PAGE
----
We, as Christians, ultimately see the entire universe filled with God, so our art comes from that same gut feeling that drives us to express the beauty and majesty of what we see around us and in is. It can be controversial and brazen to many, but it is an expression of the truth we have found deep within our souls.

It’s Iconoclastic

I appreciate and love the iconographic tradition of the Church. I love how I can look at pictures that are hundreds of years old and see my faith with different eyes.

But sometimes, we can start to value the aesthetic of an artform over its greater meaning. We latch on to a specific genre or structure that appeals to us or that we’ve seen traditionally in the church we grew up in and then put that above all other forms. This often happens within Christianity. It’s easy to demonize certain expressions of art we’re unfamiliar with and say they’re inherently ungodly. Take, for example, the new, growing movement in Christian hip-hop. There was even a recent NCFIC forum debate where the Godliness of Christian hip-hop was scrutinized. Now, this may seem silly to many, but there are many people who hold certain forms of art as more or less pleasing to God and that may be because the aesthetic is newer and seems less secure.

But sticking to the accepted forms of art is unnatural for how art operates. Art is supposed to take us to new places and break down walls in our perceptions. That doesn’t mean we should abandon old artforms. There is a lot of value in rediscovering the art of the past, the art that has stood the test of time. But we shouldn’t fear the new, either.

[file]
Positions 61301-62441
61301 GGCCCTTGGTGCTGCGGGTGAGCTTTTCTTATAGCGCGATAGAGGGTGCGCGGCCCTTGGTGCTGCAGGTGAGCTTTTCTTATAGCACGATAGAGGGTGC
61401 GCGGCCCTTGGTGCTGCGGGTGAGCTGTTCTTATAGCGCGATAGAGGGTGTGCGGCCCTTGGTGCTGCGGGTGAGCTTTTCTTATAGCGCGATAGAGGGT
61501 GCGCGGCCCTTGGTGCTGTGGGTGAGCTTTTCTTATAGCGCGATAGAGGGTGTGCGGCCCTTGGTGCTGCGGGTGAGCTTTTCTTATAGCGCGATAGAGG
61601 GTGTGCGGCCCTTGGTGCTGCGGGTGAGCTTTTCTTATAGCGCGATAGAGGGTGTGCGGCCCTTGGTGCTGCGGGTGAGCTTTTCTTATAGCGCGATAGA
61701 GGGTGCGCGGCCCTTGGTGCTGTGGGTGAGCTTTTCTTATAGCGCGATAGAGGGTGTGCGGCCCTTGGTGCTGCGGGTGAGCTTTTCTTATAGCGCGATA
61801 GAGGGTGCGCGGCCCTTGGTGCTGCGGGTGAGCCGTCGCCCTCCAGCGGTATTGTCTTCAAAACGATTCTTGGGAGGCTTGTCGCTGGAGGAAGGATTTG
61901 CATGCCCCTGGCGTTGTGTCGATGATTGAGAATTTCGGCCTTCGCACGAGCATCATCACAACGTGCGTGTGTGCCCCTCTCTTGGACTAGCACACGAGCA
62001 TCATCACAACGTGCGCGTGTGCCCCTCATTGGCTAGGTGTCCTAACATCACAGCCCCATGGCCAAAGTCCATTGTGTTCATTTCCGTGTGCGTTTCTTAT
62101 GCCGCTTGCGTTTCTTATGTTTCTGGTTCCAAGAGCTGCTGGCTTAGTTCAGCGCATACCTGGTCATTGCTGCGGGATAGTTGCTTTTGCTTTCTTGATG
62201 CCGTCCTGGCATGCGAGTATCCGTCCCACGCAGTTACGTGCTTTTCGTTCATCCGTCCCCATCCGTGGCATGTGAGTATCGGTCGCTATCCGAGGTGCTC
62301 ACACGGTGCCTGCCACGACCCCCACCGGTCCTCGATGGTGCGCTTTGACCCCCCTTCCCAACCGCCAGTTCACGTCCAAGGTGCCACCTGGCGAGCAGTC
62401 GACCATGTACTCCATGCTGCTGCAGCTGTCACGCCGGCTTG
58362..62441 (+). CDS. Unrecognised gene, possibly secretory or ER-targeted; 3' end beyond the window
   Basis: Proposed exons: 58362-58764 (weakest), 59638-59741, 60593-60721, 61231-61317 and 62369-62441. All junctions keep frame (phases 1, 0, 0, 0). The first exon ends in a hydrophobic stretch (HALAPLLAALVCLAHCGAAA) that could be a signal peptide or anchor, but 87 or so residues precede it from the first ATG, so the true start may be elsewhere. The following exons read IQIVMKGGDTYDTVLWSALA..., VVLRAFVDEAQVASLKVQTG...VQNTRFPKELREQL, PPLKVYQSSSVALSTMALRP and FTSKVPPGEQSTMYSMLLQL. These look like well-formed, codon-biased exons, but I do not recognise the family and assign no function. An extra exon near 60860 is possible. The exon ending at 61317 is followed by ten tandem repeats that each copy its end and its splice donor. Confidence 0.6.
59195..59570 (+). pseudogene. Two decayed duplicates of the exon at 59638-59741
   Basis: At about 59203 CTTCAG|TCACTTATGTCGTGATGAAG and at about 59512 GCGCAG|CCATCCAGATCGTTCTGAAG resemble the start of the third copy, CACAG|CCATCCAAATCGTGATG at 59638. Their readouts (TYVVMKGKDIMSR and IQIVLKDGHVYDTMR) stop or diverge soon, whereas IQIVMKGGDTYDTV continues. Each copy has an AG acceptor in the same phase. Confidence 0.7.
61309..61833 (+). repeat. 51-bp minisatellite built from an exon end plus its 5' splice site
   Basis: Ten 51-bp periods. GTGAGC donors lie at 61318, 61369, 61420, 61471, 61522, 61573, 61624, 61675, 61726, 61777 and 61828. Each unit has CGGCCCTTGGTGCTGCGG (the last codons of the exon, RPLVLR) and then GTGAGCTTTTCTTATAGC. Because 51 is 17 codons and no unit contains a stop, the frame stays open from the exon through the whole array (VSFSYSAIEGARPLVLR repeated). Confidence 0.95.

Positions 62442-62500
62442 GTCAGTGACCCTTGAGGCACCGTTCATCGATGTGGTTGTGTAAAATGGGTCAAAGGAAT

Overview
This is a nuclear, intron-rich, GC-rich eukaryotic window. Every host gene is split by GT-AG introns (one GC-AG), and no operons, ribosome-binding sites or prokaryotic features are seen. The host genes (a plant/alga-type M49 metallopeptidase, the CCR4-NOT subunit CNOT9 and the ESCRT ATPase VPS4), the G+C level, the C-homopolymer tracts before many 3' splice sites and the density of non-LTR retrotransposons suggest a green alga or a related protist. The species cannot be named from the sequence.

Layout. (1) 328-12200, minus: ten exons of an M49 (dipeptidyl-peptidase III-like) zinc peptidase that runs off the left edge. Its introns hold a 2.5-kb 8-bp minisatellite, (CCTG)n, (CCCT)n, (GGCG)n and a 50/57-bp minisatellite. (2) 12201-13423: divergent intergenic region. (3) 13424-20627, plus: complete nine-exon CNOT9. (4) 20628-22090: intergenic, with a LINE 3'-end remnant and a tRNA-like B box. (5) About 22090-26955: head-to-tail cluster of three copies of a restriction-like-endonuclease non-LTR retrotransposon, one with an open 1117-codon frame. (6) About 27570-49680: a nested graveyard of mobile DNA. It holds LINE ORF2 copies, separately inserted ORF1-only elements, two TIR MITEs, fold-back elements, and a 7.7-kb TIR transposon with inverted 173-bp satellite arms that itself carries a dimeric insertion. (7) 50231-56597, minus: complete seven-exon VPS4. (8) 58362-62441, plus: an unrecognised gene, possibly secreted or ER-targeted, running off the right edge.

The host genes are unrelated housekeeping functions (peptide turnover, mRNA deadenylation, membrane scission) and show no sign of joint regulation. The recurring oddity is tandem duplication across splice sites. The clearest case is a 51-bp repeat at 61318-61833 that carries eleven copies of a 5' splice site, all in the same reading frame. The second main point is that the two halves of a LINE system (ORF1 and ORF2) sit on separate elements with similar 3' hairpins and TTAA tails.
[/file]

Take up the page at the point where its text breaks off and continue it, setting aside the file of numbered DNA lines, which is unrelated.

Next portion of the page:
These are just a few of the reasons Christians should create. And, whether they label their art as “Christian” or not, artists need the support of the Christian community, not its derision when they dare to shift our paradigm regarding the aesthetics of art. If the core conviction and meaning is something we share, we shouldn’t reject or decry art that doesn’t appeal to our aesthetic tastes. After all, the art may appeal to someone else who’s searching for art in an avenue that they’re familiar with and ends up discovering art from a Christian artist willing to take a risk that speaks to their soul and leads to an encounter with a living God.

An earlier form of this article appeared in 2014.

Zachary K. Perkins

ZACHARY K. PERKINS

Freelance writer, blogger, full-time husband and father of three. Zach is also co-founder of Theologues.com, a website for Christians to grow in learning about their faith. You can find him on Twitter or his blog.

One thought on “Why Christians Should Create

  1. Zachary, greetings brother. I appreciate your efforts to put forth a manifesto of sorts regarding a “Christian art.” I have however, a few criticisms.

    Firstly, the term Christian art is very divisional. I say this because many artists I know who are Christian wouldn’t label their art “Christian.” They chose to work in the “secular” sphere and not only because the hate dichotomies. Their art is manifested from their morals and faith and if asked about the saving work of Jesus Christ they wouldn’t back away but they do not market their art as inherently Christian mainly because that would limit their audience and their mission of “evangelism.” I am curious to hear what you would have to say about this.